Now, Arlington County has to lay out a vision for the next 20 years of development. According to the most recent draft of the Pentagon City Planning Study, that will include a significant amount of redevelopment and infill development, with an emphasis on residential buildings. Two other priorities are increased green spaces and multimodal transportation upgrades.
The year-plus planning effort is set to wrap up later this fall, and currently, county planners are engaging with the community about their second draft plan.
Per the draft, Pentagon City could — if developers follow through — see about nine significant redevelopment projects over the next two decades.
“We have tried to continue to engage to get an understanding of what they’re thinking,” said Kathleen Onufer, of architecture firm Goody Clancy, which worked with the county on the plan. “The years are based on conversation with the property owners and their sense of interest.”
RiverHouse, one of the largest housing complexes in the D.C. area, is listed as having significant development potential. That’s why county planners included the apartments in the study, despite them being outside the document’s core planning area.
Adding more density to RiverHouse and its expanse of surface parking lots and green space — already a hot topic — prompted a strong reaction from attendees of an open house last night (Tuesday). A number of attendees expressed disapproval for the impact they believed it would have on property values, while a few were more supportive.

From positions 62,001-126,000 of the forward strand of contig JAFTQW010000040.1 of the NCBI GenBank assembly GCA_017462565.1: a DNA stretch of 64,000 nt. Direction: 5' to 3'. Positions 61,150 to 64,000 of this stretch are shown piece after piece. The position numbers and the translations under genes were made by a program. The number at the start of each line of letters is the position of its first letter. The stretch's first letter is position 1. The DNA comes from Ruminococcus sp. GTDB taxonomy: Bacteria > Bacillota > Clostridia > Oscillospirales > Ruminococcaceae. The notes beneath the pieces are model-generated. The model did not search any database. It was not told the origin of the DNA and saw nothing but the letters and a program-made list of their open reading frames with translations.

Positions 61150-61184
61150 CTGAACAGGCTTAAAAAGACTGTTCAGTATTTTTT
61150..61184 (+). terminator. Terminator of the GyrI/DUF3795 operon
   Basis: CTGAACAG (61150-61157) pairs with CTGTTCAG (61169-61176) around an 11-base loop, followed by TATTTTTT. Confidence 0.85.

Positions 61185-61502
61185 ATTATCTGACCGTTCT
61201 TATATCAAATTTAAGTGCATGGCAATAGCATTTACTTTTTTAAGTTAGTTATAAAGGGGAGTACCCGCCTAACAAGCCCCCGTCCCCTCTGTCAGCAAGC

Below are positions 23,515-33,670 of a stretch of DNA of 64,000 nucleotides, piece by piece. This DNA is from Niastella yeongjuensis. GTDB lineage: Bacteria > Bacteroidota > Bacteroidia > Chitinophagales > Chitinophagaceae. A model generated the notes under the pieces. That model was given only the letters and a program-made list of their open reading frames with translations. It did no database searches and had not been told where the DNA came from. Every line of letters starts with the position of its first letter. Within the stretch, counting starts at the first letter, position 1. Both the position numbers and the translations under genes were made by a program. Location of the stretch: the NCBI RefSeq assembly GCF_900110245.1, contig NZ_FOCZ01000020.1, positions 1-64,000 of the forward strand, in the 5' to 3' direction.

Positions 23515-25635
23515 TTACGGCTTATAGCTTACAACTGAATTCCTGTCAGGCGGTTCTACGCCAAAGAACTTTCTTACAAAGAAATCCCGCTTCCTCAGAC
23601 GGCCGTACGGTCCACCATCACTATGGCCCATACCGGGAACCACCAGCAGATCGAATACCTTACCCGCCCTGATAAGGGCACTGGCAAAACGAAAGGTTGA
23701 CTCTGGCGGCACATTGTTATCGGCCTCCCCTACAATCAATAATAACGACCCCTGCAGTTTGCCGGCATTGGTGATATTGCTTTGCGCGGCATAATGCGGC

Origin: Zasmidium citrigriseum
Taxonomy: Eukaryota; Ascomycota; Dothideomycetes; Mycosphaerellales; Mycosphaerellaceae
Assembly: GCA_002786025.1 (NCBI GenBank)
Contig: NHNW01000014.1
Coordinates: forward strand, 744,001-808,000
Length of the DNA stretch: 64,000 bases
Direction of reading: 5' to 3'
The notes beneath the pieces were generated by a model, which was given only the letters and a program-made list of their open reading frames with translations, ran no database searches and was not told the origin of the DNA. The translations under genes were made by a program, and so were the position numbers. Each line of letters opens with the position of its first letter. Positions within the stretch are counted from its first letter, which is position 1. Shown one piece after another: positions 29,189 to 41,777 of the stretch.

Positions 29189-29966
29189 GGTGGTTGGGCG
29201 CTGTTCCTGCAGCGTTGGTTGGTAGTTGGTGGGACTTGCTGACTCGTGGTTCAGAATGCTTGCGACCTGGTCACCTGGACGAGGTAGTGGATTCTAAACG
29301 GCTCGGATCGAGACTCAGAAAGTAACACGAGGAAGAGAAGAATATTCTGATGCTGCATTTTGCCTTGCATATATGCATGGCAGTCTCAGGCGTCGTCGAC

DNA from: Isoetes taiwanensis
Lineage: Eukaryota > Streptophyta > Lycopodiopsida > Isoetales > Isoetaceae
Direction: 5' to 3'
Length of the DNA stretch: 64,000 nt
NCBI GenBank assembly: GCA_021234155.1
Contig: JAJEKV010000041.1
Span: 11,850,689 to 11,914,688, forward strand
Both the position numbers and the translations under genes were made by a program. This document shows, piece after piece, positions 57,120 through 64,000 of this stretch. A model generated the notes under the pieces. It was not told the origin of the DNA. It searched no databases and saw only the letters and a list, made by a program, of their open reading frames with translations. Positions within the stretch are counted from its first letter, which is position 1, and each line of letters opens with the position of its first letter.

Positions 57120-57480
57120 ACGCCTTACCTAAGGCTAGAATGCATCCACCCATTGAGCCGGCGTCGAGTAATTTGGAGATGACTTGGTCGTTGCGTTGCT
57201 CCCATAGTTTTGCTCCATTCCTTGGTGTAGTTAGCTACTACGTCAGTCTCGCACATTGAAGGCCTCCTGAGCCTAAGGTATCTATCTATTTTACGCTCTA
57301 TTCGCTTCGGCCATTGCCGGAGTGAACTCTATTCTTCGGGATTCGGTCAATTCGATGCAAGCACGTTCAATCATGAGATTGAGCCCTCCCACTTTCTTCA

“There is plenty of room to build out mid- and high-rises west [on] Columbia Pike [and] south on Richmond Highway, Potomac Yard, and Arlandria,” former RiverHouse resident and attendee Tina Ghiladi said. “To think RiverHouse should absorb the majority of all this density is being expedient. We’re not being NIMBYs. We understand the need for additional housing, we just want height limits.”
After the meeting, Aurora Highlands Civic Association member Ben D’Avanzo told ARLnow he supports turning the tracts of parking spaces into additional housing.
“RiverHouse is a sensitive area, being both a transition to lower density neighbors and one of the somewhat affordable rental housing [options] available” in the area, he said. “Yet, as housing values and rents skyrocket, there are wide swaths of surface parking just blocks from the Metro that do not represent a livable version of our neighborhood. I think the Pentagon City final plan should, accounting for more detail needed on streetscape, open space, schools and other community needs, have a balance of new housing types at RiverHouse, with townhouses at the southern end and more density at the northern [end].”
Overall, the draft plan divides potential redevelopment opportunities into five phases, ranging between two and five years.
“Reality is not that convenient and neat, but it gives you a sense [of] what we can expect if these sites actually redevelop,” said the lead county planner on the project, Matt Mattauszek. “That’s not in our control, but at least organizing it this way gives people a sense of what’s more likely to redevelop sooner rather than later, and what that means for the addition of units and the impact on schools.”